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Five things we know and five things we don’t know about the first confirmed interstellar object to pass through our solar system.
1. We know it’s not from around here.
The object known as 1I/2017 U1 (and nicknamed ‘Oumuamua) was traveling too fast (196,000 mph, that’s 54 miles per second or 87.3 kilometers per second) to have originated in our solar system. Comets and asteroids from within our solar system move at a slower speed, typically an average of 12 miles per second (19 kilometers per second) . In non-technical terms, 'Oumuamua is an “interstellar vagabond.”
2. We’re not sure where it came from.
'Oumuamua entered our solar system from the rough direction of the constellation Lyra, but it’s impossible to tell where it originally came from. Thousands of years ago, when 'Oumuamua started to wander from its parent planetary system, the stars were in a different position so it’s impossible to pinpoint its point of origin. It could have been wandering the galaxy for billions of years.
3. We know it’s out of here.
'Oumuamua is headed back out of our solar system and won’t be coming back. It’s rapidly headed in the direction of the constellation Pegasus and will cross the orbit of Neptune in about four years and cover one light year’s distance in about 11,000 years.
4. We don’t really know what it looks like.
We’ve only seen it as a speck of light through a telescope (it is far away and less than half a mile in length), but its unique rotation leads us to believe that it’s elongated like a cigar, about 10 times longer than it is wide. We can’t see it anymore. Artist’s concepts are the best guesses at what it might look like.
5. We know it got a little speed boost.
A rapid response observing campaign allowed us to watch as 'Oumuamua got an unexpected boost in speed. The acceleration slightly changed its course from earlier predictions.
“This additional subtle force on ′Oumuamua likely is caused by jets of gaseous material expelled from its surface,” said Davide Farnocchia of the Center for Near Earth Object Studies (CNEOS) at NASA’s Jet Propulsion Laboratory. “This same kind of outgassing affects the motion of many comets in our solar system.”
6. We know it’s tumbling.
Unusual variations in the comet’s brightness suggest it is rotating on more than one axis.
7. We don’t know what it’s made of.
Comets in our solar system kick off lots of dust and gas when they get close to the Sun, but 'Oumuamua did not, which led observers to consider defining it as an asteroid.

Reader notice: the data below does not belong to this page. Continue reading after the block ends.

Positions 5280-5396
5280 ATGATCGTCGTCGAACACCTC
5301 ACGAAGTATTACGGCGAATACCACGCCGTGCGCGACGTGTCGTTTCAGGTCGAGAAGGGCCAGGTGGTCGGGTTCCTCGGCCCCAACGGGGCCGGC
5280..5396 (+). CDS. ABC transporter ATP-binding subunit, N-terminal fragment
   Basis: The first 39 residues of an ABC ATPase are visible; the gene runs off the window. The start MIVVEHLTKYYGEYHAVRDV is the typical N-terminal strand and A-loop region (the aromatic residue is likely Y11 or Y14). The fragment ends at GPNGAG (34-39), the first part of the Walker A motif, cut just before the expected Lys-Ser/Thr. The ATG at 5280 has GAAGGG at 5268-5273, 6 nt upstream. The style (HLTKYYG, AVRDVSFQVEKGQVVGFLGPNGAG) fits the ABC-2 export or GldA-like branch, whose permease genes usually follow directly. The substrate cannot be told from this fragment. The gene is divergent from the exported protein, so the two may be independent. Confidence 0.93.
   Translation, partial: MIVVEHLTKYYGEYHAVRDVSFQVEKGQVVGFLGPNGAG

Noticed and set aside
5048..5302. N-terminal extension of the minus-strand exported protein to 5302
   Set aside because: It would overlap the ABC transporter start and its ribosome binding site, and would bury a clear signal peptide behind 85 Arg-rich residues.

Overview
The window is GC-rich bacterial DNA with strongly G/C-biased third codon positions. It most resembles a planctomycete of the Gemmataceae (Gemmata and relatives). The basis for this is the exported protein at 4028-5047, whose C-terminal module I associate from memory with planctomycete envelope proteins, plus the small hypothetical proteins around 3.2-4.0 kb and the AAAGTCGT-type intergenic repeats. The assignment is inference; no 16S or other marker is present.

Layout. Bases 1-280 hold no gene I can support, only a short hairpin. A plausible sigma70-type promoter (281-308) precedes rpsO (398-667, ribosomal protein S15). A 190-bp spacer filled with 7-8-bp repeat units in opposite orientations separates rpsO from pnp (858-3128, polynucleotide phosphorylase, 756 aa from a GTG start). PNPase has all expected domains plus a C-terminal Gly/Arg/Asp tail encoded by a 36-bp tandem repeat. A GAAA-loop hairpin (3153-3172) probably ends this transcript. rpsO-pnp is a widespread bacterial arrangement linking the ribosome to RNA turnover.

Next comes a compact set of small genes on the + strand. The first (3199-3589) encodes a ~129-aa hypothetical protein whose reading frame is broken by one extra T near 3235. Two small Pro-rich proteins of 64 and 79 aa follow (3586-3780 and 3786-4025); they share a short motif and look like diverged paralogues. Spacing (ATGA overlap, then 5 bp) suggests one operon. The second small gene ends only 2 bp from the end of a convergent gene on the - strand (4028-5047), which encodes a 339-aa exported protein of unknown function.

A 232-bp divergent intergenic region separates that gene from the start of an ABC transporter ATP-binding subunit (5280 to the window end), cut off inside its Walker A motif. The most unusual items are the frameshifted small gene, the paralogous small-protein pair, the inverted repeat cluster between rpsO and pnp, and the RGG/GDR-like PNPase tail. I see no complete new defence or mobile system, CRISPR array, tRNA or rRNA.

Karen Meech, an astronomer at the University of Hawaii’s Institute of Astronomy, said small dust grains, present on the surface of most comets, may have eroded away during ′Oumuamua's long journey through interstellar space. "The more we study ′Oumuamua, the more exciting it gets." she said. It could be giving off gases that are harder to see than dust, but it’s impossible to know at this point.
8. We knew to expect it.
Just not when. The discovery of an interstellar object has been anticipated for decades. The space between the stars probably has billions and billions of asteroids and comets roaming around independently. Scientists understood that inevitably, some of these small bodies would enter our own solar system. This interstellar visit by ‘Oumuamua reinforces our models of how planetary systems form.
9. We don’t know what it’s doing now.
After January 2018, 'Oumuamua was no longer visible to telescopes, even in space. But scientists continue to analyze the data gathered during the international observing campaign and crack open more mysteries about this unique interstellar visitor.
10. We know there’s a good chance we’ll see another one...eventually.
Because ′Oumuamua is the first interstellar object ever observed in our solar system, researchers caution that it’s difficult to draw general conclusions about this newly-discovered class of celestial bodies. Observations point to the possibility that other star systems regularly eject small comet-like objects and there should be more of them drifting among the stars. Future ground- and space-based surveys could detect more of these interstellar vagabonds, providing a larger sample for scientists to analyze. Adds, Karen Meech, an astronomer at the University of Hawaii’s Institute of Astronomy: “I can hardly wait for the next interstellar object!"